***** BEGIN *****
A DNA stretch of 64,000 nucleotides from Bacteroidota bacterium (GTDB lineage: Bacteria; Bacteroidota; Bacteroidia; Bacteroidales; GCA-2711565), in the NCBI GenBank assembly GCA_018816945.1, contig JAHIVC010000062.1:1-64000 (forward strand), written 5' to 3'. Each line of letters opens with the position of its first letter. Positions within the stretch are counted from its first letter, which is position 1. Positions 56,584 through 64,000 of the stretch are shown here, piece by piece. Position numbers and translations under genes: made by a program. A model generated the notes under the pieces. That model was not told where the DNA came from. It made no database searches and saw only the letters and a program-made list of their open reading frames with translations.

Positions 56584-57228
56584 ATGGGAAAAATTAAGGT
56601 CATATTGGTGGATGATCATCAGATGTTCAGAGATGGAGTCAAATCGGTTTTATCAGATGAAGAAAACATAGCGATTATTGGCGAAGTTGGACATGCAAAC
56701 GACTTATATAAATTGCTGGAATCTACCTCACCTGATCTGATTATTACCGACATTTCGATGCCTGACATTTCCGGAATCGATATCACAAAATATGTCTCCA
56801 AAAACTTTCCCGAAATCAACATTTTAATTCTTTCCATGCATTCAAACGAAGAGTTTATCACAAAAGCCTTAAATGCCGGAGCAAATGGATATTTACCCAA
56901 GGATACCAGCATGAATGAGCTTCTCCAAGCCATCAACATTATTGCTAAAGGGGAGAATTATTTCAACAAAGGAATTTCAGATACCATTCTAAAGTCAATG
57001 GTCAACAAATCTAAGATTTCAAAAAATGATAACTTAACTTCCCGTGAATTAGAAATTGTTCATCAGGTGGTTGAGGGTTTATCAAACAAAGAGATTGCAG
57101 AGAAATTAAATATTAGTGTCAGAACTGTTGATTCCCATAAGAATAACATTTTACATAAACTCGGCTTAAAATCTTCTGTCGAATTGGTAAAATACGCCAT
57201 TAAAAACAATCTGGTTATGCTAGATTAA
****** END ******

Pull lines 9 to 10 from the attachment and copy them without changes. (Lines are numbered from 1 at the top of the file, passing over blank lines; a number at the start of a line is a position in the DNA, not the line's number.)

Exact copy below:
57101 AGAAATTAAATATTAGTGTCAGAACTGTTGATTCCCATAAGAATAACATTTTACATAAACTCGGCTTAAAATCTTCTGTCGAATTGGTAAAATACGCCAT
57201 TAAAAACAATCTGGTTATGCTAGATTAA